If you have a pet cat then it’s your responsibility to keep it as happy and healthy as you possibly can. One of the most important ways you can affect your cat’s health and wellbeing is through their diet.
If your cat is stressed, if it’s looking tired and drab, if you’re frequently complaining and worrying “my cat keeps being sick” for comfort, then it may be time to take another look at your cat’s diet.
Basic Food Sense
It’s important to get the basics right. Make sure you’re feeding your cat the right food for their age group, and be aware if it’s covering all their dietary needs.
Cats require different things from their food at different times of their life. Differently formulated cat foods are available for kittens, fully grown cats (this transition normally happens at the one year mark) and for senior cats, each formulated to serve their needs whether that’s the incredibly quick growth kittens experience as they mature, the hunting and playing of an adult cat, or maintaining the health of a cat in its later years.
Check you know what stage of life your cat is in, and make sure you’re buying the right food for them.
As well as age group, check and see if your cat food is labelled as ‘nutritionally complete’. This means it contains all the nutrients your cat needs from its diet – if you’re feeding your cat food that isn’t complete and balanced then you’ll need to look into supplementing their diet through snacks or additives to avoid malnourishment!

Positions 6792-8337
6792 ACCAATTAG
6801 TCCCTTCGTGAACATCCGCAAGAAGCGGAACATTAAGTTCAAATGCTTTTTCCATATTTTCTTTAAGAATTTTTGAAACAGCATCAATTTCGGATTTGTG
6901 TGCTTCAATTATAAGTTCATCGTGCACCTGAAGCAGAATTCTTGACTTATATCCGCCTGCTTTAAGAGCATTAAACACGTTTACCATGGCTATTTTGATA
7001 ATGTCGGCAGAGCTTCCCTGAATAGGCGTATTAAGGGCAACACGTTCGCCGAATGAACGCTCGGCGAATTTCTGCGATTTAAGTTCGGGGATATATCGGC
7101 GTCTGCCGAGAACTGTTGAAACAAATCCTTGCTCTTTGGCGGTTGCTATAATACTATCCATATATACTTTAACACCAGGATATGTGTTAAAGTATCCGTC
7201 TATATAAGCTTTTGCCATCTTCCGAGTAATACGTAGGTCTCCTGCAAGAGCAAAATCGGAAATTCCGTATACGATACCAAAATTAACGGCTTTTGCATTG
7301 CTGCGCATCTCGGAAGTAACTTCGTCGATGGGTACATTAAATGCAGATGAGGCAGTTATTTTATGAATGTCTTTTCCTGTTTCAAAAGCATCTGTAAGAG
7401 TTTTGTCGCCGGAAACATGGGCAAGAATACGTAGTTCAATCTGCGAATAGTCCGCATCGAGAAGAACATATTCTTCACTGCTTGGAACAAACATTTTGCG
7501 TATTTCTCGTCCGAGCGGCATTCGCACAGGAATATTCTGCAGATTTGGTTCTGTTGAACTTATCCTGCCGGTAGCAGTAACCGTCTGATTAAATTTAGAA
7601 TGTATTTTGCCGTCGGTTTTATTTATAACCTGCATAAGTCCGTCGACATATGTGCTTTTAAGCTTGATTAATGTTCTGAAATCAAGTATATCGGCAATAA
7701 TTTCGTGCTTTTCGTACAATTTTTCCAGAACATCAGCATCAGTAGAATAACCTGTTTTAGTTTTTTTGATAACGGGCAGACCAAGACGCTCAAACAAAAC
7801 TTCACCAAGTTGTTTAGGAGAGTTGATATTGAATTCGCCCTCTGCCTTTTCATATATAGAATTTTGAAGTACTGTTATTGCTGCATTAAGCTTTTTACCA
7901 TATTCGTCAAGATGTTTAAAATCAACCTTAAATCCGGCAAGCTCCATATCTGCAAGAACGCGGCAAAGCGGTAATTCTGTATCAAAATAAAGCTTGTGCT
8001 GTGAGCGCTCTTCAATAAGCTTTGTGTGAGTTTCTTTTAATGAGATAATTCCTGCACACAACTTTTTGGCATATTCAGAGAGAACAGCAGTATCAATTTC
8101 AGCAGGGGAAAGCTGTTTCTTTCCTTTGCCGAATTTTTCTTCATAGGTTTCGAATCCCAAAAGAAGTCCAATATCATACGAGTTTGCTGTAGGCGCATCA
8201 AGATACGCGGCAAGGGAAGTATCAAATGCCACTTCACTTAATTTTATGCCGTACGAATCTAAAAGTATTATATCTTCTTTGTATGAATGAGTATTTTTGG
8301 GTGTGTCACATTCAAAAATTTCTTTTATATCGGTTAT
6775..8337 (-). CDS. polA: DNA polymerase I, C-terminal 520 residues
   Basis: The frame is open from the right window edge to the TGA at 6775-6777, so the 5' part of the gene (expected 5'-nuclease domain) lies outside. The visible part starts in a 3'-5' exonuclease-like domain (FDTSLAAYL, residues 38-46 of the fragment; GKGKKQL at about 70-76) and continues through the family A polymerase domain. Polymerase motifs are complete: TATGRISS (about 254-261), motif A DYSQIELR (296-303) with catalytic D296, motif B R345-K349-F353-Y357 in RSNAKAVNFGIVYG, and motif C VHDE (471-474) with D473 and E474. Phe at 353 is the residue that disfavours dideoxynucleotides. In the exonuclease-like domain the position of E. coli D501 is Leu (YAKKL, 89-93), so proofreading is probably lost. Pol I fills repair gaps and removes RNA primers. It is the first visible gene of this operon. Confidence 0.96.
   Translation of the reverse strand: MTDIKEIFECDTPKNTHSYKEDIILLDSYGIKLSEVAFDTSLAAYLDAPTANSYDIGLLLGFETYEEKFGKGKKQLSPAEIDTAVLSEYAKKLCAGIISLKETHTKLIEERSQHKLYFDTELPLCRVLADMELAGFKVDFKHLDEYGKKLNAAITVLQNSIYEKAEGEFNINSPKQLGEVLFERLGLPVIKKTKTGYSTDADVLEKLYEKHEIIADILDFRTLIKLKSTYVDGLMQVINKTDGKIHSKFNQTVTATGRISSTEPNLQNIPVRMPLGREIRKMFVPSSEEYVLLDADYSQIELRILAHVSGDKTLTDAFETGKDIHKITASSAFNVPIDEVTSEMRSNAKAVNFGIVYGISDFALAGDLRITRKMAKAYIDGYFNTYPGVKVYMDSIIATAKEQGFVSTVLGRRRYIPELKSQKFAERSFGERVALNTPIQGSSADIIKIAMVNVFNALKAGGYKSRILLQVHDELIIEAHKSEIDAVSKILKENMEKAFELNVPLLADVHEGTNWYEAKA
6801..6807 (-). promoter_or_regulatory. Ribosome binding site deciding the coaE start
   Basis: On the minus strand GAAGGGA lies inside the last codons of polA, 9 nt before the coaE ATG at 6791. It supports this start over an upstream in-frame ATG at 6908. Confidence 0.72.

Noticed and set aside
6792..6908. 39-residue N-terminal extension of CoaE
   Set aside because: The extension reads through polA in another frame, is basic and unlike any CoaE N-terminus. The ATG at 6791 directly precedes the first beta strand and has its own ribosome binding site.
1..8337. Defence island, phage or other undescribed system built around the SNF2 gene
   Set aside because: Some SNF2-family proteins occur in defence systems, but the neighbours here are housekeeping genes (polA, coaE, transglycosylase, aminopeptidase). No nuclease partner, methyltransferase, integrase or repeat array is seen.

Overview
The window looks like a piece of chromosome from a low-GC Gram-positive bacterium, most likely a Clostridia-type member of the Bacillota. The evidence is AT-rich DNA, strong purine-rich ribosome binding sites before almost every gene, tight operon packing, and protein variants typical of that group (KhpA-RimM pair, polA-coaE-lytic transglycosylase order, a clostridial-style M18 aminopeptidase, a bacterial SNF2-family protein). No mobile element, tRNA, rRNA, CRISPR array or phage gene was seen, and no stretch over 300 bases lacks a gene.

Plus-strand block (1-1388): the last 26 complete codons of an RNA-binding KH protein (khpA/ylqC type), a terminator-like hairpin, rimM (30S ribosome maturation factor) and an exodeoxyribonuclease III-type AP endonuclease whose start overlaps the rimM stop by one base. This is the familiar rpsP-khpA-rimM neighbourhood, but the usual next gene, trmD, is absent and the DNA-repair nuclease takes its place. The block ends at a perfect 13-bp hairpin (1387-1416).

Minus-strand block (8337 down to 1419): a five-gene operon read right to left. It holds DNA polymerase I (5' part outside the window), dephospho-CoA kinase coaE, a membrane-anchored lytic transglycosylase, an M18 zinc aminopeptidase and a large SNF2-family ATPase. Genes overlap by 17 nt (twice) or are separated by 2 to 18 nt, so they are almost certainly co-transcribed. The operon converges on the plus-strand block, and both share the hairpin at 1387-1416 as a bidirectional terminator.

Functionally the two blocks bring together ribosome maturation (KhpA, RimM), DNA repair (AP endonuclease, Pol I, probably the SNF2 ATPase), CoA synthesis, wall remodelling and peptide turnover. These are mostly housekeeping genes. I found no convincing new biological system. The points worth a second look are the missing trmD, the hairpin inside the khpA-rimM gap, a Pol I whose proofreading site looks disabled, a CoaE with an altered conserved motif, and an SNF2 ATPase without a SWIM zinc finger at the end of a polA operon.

How Much Should Your Cat Eat
Cats are often keen eaters – the instincts remaining from their life in the wild tell them to gorge when food is plentiful in anticipation of times when it’s not. For your cat, living in an environment when food is always plentiful, this might become a problem!
If your cat eats too much, too quickly, then you might find they vomit after meals. You’ll find undigested food thrown up near your cat’s feeding station. To combat this you need to slow them down! Try separating them from other cats so they don’t feel the need to wolf their food down to beat the competition, spreading their food out in a larger bowl and compacting it down, so they have to work harder for each mouthful, or investing in a puzzle feeder to slow them down and add some extra mental stimulation to mealtimes.
Even if your cat doesn’t throw up after feeding times, eating too much can still be a problem. It can lead to your cat gaining weight and overweight cats are less agile, less happy, and more prone to health complications, especially later in life.
Do some research or consult with your vet to make sure you know a healthy weight and portion size for your pet, then you work on a plan to help them get all that food with all the nutrients they need in a satisfying and stimulating way through the course of the day.